So how can the sector attempt to respond to these Government challenges and what problems will it face? Currently we are still in a very deep depression and there is still a great deal of uncertainty about the future nature of work and the employment profiles of the future. Where will the areas of growth be? The reality seldom acknowledged by politicians is that high structural unemployment is here to stay and this will require a fundamental rethink, at all levels in this country, but especially in education, as to the purpose of education, not only at school but also by FE and HE sectors. Recent international reports would indicate that growth areas of the future will be very much associated in areas of conservation leisure, caring and computer-aided design, manufacturing and graphics. Success in these areas will be just as dependent on craftspeople and technicians as graduates and postgraduates.

Another fact that adds further to the uncertainty is that change will continue at an accelerated rate. The uncertainty increases when one reflects upon the fact that the knowledge half-life of an electrical engineer is just four years, that is, half the knowledge of an electrical engineer becomes redundant after four years, such is the pace of technological advance. Many other disciplines are following this trend. Also, 75 per cent of the technologies that will be used in the year 2000 are yet undiscovered, and those in their early stages have not yet been fully comprehended in terms of their impact on society.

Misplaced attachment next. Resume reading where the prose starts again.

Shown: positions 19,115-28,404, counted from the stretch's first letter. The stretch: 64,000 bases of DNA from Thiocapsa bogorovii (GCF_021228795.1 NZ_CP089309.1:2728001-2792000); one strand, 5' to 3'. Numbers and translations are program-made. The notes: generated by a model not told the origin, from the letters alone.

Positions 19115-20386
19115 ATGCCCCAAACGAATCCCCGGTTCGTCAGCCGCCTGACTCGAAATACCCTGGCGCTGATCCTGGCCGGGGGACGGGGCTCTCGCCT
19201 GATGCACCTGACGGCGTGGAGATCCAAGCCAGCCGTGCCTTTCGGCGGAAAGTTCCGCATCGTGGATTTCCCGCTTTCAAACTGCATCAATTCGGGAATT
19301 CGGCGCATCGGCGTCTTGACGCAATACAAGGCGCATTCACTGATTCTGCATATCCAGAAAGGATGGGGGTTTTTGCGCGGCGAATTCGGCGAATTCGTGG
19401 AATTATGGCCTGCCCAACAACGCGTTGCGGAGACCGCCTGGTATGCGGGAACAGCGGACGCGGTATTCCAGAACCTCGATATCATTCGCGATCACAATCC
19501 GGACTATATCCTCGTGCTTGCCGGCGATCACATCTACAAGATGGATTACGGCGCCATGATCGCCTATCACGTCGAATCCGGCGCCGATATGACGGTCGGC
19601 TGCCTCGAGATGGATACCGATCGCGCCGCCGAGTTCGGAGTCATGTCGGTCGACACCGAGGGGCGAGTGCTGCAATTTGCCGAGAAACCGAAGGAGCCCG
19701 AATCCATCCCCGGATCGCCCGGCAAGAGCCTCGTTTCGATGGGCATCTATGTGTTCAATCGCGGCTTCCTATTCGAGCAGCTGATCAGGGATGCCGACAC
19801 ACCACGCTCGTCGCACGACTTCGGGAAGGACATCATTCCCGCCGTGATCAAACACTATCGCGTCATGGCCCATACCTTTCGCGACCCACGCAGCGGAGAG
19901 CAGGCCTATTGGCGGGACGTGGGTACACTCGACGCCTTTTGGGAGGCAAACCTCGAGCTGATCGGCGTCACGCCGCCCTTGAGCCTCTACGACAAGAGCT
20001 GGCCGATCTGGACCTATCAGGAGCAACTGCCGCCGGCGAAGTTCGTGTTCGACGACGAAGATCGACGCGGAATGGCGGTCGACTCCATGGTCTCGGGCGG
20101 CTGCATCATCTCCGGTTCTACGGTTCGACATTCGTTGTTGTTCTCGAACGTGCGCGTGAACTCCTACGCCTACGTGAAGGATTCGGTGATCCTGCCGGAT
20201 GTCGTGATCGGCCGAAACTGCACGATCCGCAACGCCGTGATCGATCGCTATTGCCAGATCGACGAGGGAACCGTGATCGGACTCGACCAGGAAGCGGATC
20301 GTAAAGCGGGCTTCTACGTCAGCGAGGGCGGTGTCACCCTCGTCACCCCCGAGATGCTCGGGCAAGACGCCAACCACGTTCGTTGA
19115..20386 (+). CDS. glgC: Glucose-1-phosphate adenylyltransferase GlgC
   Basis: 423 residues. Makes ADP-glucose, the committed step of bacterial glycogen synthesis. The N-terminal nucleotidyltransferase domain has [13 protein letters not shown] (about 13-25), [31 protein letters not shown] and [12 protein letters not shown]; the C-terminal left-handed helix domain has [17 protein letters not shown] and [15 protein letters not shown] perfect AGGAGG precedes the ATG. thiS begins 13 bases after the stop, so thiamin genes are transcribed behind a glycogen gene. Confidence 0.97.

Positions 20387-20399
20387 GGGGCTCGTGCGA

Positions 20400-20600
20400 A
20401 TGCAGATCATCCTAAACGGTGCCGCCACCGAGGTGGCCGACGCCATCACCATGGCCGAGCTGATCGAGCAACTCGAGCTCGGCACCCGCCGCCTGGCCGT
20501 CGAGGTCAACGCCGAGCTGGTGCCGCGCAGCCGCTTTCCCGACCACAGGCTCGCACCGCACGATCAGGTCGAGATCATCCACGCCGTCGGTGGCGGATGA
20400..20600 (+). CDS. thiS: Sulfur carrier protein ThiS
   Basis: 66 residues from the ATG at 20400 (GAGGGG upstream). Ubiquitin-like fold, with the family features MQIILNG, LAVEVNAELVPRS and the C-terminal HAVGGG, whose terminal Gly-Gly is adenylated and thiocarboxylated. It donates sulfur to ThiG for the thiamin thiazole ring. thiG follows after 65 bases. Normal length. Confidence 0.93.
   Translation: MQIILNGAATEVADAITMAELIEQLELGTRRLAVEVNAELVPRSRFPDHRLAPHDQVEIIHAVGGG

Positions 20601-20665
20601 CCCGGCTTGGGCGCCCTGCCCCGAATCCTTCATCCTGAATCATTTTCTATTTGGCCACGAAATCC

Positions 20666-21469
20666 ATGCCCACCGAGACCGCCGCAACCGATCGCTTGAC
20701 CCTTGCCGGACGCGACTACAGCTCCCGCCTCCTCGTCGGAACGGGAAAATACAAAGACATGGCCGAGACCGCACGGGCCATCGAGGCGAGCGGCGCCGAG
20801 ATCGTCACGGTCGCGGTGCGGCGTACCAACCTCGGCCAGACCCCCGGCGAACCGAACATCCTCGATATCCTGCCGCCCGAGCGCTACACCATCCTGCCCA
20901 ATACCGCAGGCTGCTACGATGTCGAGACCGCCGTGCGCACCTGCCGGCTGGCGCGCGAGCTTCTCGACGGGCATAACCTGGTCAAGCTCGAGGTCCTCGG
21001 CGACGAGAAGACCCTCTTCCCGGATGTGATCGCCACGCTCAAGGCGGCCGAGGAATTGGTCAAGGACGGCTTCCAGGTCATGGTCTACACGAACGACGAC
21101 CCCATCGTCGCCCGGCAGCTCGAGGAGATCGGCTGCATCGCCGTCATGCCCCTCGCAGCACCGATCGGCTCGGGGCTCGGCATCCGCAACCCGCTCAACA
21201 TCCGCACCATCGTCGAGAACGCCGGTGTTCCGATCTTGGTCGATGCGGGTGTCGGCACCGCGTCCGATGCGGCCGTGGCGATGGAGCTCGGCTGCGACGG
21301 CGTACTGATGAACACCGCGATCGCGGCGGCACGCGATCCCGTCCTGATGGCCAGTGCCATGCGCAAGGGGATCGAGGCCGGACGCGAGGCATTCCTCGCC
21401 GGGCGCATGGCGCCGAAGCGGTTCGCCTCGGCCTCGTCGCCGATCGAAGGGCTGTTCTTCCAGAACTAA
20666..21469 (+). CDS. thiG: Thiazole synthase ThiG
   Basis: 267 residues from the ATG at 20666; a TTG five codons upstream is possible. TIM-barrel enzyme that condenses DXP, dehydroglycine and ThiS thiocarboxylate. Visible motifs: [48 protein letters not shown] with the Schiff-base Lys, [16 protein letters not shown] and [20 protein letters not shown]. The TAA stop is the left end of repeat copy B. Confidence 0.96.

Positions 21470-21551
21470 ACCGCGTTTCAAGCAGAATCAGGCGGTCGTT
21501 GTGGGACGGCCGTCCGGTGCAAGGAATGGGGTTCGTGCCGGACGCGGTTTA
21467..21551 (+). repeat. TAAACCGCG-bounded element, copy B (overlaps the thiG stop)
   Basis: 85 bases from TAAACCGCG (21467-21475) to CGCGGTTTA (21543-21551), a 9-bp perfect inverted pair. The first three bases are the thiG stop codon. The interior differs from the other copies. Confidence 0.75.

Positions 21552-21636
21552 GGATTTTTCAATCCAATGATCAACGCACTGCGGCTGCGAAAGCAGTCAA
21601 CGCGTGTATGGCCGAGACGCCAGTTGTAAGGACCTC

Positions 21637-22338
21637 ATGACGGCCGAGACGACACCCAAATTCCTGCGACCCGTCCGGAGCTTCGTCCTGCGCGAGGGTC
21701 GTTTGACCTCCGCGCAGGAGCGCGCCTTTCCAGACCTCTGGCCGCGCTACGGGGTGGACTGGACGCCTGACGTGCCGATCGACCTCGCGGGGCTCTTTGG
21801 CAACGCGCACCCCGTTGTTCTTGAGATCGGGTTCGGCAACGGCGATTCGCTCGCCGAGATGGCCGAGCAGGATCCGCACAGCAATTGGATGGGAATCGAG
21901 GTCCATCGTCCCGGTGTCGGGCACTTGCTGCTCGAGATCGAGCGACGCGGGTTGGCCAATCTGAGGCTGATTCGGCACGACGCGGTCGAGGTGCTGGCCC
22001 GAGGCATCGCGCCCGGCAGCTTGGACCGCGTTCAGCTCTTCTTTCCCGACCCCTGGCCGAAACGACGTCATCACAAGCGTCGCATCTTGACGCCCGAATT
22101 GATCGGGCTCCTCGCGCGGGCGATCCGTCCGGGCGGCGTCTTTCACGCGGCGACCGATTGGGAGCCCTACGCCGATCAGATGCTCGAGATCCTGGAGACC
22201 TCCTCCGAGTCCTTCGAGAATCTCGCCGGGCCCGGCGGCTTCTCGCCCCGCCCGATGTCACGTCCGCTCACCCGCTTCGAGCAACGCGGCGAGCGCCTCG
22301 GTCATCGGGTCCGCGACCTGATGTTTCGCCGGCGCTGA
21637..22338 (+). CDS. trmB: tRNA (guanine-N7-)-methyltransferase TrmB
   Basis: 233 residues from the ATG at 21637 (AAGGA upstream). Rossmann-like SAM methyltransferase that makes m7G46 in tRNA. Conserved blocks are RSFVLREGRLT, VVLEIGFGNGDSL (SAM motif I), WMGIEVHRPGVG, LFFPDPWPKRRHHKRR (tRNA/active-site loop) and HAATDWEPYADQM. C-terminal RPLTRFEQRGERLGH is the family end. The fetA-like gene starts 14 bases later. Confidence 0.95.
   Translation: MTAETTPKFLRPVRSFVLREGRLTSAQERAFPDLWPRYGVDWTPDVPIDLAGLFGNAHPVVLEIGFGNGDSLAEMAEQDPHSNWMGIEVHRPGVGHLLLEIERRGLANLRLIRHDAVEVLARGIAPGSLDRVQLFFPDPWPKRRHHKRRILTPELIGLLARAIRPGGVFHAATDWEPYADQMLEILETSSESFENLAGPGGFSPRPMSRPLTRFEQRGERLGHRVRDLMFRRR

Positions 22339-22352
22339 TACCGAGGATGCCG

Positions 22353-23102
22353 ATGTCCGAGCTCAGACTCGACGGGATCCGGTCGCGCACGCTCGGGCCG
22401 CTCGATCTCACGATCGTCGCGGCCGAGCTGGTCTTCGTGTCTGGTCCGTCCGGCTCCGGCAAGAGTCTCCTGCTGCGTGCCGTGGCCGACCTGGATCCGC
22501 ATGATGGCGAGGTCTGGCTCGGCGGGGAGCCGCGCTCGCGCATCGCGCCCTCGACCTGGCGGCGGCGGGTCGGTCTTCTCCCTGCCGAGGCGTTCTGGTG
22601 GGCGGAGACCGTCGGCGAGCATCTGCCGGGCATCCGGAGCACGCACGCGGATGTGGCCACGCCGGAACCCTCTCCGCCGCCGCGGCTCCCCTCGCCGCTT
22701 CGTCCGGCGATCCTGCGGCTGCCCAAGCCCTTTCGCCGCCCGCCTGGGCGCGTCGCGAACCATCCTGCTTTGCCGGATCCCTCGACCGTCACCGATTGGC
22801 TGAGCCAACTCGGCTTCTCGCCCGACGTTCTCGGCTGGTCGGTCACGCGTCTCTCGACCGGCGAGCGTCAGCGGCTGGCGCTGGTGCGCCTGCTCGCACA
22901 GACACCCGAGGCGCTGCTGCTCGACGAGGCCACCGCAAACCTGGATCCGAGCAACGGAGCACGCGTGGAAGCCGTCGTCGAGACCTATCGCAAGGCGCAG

These statements, along with others, vividly show that the colleges within the new sector must adopt far more flexible approaches and make a significant commitment and investment to programmes of study which upskill and retrain the workforce. A flexible, responsive and more highly qualified workforce is essential for this country to compete internationally. Over many decades we have used our limited resources in the wrong areas and have skewed budgets to defence or big science. We have neglected the areas of up-dating the manufacturing industries and neglected key areas such as machine tools. As a result we have been using yesterday’s technologies and are confronted with an almost totally destroyed manufacturing base. It has often been said that it is now five minutes to midnight for this country and we cannot afford to turn down this opportunity to drag the country out of the past and pull it into the future.